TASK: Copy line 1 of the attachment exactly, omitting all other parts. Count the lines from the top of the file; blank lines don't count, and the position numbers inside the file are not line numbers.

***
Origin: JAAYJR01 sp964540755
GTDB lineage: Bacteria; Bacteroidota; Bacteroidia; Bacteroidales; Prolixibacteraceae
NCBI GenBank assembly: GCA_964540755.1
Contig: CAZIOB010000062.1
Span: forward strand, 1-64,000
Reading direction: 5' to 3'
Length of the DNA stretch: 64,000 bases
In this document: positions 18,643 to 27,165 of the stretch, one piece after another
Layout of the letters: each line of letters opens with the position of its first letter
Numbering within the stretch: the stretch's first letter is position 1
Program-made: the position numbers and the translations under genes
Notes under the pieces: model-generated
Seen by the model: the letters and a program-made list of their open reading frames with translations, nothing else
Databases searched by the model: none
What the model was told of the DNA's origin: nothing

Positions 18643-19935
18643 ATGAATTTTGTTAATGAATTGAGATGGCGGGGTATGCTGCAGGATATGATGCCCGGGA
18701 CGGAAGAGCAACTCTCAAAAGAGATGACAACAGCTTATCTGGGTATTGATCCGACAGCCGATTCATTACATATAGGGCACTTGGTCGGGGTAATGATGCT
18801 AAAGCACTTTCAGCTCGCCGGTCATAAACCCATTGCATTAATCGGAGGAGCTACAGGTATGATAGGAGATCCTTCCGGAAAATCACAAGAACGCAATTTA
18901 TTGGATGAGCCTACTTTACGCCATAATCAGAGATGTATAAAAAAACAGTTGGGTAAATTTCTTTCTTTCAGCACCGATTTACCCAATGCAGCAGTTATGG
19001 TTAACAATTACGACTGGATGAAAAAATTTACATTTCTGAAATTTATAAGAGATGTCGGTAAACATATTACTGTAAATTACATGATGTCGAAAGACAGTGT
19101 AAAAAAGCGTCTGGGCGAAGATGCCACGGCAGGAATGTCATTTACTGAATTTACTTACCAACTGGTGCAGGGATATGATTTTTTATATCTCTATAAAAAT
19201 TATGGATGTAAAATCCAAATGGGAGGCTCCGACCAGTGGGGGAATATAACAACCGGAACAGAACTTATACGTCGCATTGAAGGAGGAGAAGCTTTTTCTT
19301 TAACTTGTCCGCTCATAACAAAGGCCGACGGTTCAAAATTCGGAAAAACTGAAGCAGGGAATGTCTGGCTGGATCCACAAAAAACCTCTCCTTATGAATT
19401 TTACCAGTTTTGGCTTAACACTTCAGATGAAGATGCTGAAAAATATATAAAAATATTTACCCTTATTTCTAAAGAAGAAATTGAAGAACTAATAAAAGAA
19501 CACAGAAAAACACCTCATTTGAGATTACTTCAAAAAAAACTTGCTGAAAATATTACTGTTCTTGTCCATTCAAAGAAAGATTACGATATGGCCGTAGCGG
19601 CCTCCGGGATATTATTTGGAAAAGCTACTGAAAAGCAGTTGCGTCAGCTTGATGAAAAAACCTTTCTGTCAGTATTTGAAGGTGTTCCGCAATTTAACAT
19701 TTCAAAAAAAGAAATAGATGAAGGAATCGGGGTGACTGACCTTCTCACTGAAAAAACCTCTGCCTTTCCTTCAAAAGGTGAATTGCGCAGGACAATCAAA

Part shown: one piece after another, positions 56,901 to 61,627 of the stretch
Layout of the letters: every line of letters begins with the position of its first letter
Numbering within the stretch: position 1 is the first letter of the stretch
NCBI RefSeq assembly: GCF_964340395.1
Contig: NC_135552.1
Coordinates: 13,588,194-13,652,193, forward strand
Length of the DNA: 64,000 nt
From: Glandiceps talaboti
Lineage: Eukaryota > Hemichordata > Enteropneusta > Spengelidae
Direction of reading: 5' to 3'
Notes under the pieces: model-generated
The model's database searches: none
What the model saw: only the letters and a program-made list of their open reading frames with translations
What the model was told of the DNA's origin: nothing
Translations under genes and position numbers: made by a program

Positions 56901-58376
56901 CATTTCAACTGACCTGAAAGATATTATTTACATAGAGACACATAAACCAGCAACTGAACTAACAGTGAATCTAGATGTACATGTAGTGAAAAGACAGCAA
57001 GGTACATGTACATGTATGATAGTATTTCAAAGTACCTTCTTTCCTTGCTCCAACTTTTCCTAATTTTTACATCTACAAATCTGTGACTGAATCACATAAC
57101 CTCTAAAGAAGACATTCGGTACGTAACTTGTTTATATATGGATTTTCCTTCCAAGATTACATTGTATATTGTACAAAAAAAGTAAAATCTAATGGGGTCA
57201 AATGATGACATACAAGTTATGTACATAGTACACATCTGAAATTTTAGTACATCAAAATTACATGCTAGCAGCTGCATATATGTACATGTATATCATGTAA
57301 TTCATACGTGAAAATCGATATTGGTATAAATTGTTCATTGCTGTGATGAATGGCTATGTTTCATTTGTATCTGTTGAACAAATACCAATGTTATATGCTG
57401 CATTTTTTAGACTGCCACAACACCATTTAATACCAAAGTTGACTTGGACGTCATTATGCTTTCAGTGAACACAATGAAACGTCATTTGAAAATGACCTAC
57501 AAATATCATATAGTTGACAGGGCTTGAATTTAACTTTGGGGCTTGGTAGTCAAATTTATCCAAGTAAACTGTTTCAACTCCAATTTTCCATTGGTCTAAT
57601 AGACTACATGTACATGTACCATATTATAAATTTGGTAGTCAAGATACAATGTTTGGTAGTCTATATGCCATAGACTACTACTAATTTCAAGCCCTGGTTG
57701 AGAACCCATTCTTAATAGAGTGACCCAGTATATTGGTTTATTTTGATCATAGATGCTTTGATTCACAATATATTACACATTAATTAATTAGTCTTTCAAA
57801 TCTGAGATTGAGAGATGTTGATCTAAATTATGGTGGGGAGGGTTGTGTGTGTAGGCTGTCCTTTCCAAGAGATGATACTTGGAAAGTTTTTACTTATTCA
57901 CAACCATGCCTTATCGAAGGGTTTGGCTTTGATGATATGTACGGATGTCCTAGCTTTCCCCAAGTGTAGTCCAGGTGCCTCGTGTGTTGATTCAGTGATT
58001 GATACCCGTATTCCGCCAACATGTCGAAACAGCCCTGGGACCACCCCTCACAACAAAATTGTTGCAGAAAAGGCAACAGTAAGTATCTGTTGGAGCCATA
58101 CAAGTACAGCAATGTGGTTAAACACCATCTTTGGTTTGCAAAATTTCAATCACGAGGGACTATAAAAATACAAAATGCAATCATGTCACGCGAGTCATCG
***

Origin: JAAYJR01 sp964540755